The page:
One of the things I was most apprehensive about before leaving home, was having a roommate. I have never had to share my space with someone before & I had no idea who I would be placed with, on top of this, you only meet your roommate on move-in day, so there is not time to get to know each other before you start living together. Luckily our residence HKs went to great lengths to get to know us before we moved in (I had to do everything from writing personal letters & CVs to taking personality tests so that they could match us up). So far my roommate seems lovely! I really feel that the most important quality in a roommate is respect. My roommate is so kind & respectful & her family has been lovely to me too (she is from the area, so her family visits relatively frequently). I'm from Johannesburg (a 15 hour drive from the university), so it means a lot that they've taken time to look out for me.
My classes officially started on Monday (a week and a half after moving into res). For the first semester I'll be taking mathematics (predominantly calculus), probability theory & statistics, physics, computer science & science in context (a general course aimed at equipping students with computer, comprehension & scientific literacy skills). I'm loving all of my courses except for computer science (mostly because I have absolutely no background in coding & am feeling somewhat overwhelmed). However, I am incredibly lucky to have access to tons of academic resources on campus (and have already booked myself a computer science tutor for Monday). I unfortunately have a very intense schedule (classes from pretty much 8am to 5pm every day), so I'm really going to have to learn to manage my time & be efficient this year.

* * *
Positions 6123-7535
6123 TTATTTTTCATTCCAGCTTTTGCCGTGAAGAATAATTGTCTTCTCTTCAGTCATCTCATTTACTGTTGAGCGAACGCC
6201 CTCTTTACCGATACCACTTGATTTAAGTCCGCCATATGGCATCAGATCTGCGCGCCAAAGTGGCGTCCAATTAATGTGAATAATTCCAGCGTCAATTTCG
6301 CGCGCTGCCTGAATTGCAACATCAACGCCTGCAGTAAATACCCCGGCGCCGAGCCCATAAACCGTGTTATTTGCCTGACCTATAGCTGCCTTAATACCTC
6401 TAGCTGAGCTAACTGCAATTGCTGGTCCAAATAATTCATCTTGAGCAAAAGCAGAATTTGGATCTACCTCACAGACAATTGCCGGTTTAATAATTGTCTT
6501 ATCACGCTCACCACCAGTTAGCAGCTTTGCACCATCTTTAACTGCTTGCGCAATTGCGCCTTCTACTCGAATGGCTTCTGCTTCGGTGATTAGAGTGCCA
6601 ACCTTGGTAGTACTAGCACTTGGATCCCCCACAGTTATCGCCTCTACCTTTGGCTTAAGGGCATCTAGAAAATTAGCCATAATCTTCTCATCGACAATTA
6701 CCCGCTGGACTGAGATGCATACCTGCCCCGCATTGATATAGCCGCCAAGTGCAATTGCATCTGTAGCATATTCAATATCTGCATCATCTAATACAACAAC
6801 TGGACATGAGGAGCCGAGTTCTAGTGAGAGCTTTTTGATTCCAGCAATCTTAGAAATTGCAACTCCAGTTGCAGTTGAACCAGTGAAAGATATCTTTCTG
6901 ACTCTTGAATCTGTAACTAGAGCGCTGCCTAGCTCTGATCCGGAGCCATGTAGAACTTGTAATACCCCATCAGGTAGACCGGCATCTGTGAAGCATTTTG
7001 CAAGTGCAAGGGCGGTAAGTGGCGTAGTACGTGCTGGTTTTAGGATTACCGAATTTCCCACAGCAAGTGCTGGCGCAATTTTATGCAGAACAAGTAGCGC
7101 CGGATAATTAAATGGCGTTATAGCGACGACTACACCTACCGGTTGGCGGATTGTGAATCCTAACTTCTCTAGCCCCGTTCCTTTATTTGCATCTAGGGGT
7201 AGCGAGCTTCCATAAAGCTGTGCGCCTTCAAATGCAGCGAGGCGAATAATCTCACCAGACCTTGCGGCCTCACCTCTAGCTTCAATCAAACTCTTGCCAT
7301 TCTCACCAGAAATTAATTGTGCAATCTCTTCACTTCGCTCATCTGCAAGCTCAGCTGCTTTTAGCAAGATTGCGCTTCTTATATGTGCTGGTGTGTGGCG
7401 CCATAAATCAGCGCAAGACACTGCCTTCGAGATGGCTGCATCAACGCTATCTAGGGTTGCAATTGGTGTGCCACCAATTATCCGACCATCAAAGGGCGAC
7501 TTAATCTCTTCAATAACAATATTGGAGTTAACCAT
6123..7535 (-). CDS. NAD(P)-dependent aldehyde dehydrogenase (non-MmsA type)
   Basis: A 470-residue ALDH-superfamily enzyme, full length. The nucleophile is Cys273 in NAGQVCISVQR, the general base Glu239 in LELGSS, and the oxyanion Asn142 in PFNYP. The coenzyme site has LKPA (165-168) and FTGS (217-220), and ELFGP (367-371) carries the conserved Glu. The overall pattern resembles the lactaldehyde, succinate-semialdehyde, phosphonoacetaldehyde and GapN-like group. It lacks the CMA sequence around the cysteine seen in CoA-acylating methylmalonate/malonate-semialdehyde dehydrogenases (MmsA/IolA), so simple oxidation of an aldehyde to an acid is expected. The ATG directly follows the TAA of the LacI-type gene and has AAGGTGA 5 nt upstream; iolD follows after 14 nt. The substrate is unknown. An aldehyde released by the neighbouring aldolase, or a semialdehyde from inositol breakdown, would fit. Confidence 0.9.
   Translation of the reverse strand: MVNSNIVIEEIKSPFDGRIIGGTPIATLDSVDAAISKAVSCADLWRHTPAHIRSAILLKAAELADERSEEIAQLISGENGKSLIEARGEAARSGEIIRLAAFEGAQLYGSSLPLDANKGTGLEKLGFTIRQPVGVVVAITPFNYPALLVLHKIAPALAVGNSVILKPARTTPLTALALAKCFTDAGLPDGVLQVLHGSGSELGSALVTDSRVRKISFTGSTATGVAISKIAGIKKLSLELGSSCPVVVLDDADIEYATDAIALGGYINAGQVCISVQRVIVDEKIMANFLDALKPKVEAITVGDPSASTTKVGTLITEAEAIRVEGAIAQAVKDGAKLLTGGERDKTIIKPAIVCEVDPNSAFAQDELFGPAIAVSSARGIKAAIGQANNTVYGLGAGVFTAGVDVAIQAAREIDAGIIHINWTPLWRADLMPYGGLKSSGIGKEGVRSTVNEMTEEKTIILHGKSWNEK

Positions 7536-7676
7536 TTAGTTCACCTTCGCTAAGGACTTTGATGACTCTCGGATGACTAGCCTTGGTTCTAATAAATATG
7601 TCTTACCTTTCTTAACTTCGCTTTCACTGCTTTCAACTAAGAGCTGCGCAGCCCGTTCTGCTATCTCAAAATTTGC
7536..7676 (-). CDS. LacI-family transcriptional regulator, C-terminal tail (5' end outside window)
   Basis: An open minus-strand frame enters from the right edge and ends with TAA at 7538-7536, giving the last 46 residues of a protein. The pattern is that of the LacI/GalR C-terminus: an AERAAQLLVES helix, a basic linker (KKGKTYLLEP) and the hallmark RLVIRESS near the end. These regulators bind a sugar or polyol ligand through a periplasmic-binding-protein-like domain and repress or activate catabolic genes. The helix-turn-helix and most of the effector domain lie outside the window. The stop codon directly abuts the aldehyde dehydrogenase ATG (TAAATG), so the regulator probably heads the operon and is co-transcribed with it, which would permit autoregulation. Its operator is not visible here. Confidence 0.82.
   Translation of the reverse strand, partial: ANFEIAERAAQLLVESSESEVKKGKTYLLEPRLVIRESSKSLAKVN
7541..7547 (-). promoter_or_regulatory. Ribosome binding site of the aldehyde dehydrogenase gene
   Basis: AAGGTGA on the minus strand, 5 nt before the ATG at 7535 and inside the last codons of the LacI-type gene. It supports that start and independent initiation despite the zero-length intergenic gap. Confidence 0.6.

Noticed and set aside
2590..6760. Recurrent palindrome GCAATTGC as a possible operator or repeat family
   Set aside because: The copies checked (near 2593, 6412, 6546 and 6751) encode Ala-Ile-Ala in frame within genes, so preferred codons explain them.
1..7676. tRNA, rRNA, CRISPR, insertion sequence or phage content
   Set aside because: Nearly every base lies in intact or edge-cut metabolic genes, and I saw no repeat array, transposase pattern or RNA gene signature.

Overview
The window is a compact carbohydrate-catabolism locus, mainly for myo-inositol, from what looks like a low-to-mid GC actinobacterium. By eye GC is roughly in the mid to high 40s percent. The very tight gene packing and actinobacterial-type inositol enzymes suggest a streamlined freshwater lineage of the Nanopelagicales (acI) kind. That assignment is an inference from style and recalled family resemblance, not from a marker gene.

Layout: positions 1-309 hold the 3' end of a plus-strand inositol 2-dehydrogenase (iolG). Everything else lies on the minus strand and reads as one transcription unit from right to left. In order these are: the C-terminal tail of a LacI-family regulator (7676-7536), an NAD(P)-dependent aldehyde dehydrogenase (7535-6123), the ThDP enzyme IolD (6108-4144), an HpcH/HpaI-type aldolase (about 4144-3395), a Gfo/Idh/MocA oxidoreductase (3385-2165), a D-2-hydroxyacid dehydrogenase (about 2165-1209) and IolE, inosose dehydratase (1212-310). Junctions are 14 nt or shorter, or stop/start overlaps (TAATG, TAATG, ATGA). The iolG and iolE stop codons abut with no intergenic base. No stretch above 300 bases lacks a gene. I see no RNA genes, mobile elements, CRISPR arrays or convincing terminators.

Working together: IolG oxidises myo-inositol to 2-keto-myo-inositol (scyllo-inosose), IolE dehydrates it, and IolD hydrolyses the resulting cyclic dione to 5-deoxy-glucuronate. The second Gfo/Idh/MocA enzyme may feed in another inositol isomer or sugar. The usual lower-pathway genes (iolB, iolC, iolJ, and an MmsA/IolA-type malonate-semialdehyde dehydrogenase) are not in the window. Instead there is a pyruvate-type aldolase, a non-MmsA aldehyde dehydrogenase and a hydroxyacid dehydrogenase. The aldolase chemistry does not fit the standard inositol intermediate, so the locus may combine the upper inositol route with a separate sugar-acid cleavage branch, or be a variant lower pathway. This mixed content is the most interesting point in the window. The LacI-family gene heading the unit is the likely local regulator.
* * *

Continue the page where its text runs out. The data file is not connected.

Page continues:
Also, as I'm going along, I'm realizing that I have different needs in college to those that I had in high school (some of which are more related to living on my own for the first time than they are to university), but anyway - just a heads up that I'll be starting to share some of the free templates that I've created. The first one is a 'fresh food tracker' - I realized that I would open a block of cheese & then put it back in the fridge, covered in clingfilm, but I would have thrown away the expiration date. This handy little template will help you to keep track of the expiration dates of your fresh produce so that you can use it up before it goes off (avoiding any pesky wastage which college students simply cannot afford). I'm also rapidly learning that I need to work on my budgeting skills, so stay tuned for some handy budgeting tools coming soon. Also, if you're a college student & have suggestions for templates that you'd like me to create - feel free to share them in the comments below xx.
Some lingo that might come up in future posts... There are 2 broad categories of students: res students (students living in accommodation provided by the university) & PSO or private student organization students (students living in private student accommodation or at home who travel to the university). Reses & PSO are grouped in clusters based on their geographical location. Within my res, which is not particularly large (just less than 200 women), there are 6 sections (different corridors) each section has a name & the res occasionally hosts inter-section activities & socials. Being an historically Afrikaans university, some of the university buildings still have Afrikaans names... The library is referred to as the bib (short for biblioteek) & residences are still affectionately called koshuis.